Throughout history, development in universities have been immersed in re-definition processes, readjusting their functions and reformulating relations with the different agents in the environment with the aim of giving a better response to the needs of the society of the moment.
In this sense, universities have been expanding their functions, but it is not until recently that, in an organic way, awareness of the need to go beyond the traditional three types of missions (teaching, research and transfer) and provide more Value to society
Universities are agents of innovation and sustainable development:
In other words, universities must be catalytic agents of change, promoting inclusive innovation and promoting sustainable development. In a postmodern society such as the current one, the activities of commitment and social cohesion acquire a more than relevant role, and must guarantee access and social inclusion.
Moreover, a university that is socially responsible is one that through its activity in all its fields and functions (including teaching, research and knowledge transfer) offers public services that contribute to the welfare of society and its cultural level, advocating for equity, and reducing the gap between university research and real social needs.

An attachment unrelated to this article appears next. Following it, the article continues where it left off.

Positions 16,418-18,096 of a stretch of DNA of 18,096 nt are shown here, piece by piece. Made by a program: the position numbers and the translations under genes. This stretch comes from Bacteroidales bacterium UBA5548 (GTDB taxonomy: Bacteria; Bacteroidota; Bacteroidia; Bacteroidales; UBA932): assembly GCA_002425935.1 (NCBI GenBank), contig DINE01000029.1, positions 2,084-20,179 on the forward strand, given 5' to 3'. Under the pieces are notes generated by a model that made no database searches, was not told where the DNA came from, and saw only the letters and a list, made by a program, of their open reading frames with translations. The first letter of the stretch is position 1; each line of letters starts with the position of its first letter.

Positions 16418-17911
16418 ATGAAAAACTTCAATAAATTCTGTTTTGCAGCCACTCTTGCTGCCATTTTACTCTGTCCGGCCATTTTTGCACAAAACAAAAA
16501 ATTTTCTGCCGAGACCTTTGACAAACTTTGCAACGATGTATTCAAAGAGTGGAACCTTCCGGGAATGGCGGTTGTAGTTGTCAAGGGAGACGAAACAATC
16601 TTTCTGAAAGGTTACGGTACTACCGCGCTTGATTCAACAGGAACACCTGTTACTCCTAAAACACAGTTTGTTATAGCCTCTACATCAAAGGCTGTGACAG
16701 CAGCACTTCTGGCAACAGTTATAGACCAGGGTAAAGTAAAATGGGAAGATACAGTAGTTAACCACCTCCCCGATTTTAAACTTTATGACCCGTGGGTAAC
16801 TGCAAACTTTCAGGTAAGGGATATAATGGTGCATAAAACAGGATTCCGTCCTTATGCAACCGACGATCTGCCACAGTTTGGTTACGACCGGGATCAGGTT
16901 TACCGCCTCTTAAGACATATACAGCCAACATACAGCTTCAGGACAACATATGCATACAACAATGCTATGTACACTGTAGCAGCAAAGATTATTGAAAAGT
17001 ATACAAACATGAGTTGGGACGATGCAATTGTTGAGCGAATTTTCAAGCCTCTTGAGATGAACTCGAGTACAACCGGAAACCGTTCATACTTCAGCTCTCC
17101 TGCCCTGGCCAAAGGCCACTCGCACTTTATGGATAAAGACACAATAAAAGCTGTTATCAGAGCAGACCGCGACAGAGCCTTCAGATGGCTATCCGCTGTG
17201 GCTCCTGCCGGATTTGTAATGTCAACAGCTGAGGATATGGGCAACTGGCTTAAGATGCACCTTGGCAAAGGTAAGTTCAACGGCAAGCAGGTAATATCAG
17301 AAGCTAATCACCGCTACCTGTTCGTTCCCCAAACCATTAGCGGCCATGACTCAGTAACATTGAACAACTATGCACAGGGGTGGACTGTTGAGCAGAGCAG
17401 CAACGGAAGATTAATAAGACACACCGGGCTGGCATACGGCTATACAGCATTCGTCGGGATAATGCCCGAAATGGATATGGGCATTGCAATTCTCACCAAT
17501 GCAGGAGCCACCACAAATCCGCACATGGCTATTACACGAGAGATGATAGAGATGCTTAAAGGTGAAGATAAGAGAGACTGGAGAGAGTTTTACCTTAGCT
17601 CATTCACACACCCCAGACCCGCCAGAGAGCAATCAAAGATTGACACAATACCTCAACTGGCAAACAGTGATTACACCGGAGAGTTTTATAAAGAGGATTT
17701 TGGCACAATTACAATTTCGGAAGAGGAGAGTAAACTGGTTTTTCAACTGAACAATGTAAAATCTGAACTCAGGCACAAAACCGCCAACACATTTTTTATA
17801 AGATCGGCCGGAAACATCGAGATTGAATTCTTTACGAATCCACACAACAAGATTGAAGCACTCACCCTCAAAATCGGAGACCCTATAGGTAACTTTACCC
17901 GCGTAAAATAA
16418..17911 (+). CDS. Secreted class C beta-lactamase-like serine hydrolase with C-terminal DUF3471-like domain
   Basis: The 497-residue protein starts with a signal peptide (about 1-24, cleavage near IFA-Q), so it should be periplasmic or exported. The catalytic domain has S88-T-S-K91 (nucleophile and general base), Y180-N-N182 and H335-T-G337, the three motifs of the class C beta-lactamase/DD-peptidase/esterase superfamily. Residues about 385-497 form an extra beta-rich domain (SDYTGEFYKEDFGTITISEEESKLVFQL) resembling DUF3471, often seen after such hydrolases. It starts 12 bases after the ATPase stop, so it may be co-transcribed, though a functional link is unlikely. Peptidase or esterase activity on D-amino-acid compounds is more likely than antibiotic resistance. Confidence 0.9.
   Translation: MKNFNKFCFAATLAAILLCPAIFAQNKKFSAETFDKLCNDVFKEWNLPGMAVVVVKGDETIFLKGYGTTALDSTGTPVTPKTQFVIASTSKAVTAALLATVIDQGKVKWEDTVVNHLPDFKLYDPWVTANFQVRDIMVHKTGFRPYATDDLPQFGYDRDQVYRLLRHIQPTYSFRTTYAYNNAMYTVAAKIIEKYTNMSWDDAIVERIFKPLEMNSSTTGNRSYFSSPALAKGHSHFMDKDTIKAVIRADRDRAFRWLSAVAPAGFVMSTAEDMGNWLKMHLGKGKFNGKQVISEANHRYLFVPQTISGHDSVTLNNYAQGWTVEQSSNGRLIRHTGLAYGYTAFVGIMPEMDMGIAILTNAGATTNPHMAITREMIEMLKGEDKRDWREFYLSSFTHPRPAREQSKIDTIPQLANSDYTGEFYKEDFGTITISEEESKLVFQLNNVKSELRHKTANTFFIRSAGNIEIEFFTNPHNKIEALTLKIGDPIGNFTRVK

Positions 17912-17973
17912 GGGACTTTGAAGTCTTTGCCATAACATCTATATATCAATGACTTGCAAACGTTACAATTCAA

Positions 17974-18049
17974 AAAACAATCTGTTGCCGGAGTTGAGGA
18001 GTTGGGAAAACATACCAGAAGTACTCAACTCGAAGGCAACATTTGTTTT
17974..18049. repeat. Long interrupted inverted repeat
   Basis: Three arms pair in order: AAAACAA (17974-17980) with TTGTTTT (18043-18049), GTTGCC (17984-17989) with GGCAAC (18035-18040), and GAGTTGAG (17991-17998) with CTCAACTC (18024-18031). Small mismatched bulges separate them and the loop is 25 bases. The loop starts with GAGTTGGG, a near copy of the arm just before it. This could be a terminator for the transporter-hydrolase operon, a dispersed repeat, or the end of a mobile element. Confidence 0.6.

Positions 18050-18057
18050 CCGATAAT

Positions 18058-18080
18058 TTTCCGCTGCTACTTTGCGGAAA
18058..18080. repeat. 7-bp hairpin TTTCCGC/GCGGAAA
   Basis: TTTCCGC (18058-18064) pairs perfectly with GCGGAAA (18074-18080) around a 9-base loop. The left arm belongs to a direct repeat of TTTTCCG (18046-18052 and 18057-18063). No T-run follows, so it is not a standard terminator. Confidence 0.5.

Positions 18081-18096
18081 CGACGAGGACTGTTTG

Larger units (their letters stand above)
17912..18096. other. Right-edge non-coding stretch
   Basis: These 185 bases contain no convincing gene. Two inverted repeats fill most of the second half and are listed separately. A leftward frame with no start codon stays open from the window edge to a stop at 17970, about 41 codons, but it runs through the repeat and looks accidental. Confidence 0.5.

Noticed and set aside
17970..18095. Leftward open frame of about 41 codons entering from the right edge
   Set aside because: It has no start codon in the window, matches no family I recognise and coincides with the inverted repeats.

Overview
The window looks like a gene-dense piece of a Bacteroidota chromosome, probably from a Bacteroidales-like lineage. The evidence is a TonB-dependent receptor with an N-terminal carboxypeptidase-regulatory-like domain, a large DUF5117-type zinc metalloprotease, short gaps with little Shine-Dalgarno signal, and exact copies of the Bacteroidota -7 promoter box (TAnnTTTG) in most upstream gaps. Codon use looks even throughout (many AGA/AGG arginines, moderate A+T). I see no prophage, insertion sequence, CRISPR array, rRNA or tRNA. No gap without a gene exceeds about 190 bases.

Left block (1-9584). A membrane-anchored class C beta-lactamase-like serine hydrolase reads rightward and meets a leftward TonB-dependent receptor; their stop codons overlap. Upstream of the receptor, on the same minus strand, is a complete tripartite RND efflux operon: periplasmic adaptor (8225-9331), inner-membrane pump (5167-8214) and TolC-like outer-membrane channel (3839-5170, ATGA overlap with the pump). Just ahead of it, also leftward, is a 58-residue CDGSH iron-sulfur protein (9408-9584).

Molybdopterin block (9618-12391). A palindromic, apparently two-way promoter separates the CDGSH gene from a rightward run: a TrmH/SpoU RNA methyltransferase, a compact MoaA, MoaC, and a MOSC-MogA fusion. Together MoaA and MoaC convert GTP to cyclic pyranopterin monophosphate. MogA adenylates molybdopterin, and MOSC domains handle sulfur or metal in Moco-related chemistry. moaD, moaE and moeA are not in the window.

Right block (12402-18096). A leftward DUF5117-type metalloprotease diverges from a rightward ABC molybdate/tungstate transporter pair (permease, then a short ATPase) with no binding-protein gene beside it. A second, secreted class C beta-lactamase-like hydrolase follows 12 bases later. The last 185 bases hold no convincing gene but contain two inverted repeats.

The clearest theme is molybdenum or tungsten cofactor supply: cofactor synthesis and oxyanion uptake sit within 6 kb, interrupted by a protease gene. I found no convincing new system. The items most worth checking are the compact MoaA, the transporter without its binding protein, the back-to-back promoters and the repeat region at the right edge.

Social dimensions on behalf of university:
Although this social dimension finds an explicit expression through initiatives of “social projection”, “university extension” or “social commitment”, the activity focused on teaching, research and transfer functions can also be soaked in this spirit of social responsibility,
1) ethical commitment to the environment;
2) the general welfare of the various interest groups, and
3) the satisfaction of the needs of society.
This commitment also has to do with the responsibility of the university in forming people in solidarity with their surroundings. This solidarity must allow the university community to be aware of the current problems and challenges, both internally of the university as an organization, and externally resulting from the interaction with its immediate environment of action.
The specification of this social dimension began to materialize at the time with the creation of the European Higher Education Area.
The contemporary university:
This dimension mainly concerned the elimination of economic, social and architectural barriers, and the provision of resources and services for the benefit of the population. The contemporary university, in parallel to the development of its three basic functions (teaching, research and transfer) should have as principles the equality of opportunities (participation and success of studies), the study of living conditions, orientation and advice and the elimination of any type of discriminatory obstacle. This new reality meant that development in universities expanded their traditional horizon,
Individual contribution for innovation in universities:
Although sometimes the individual contribution may seem small for a great change to take place, we have the luck (and the great responsibility!) Through teaching, have a voice in society and, through our actions set an example we can set examples for the society. We cannot miss this opportunity! We can utilize the efforts of students to grow academic excellence. We can insist the students work harder and develop new themes for the coming generations.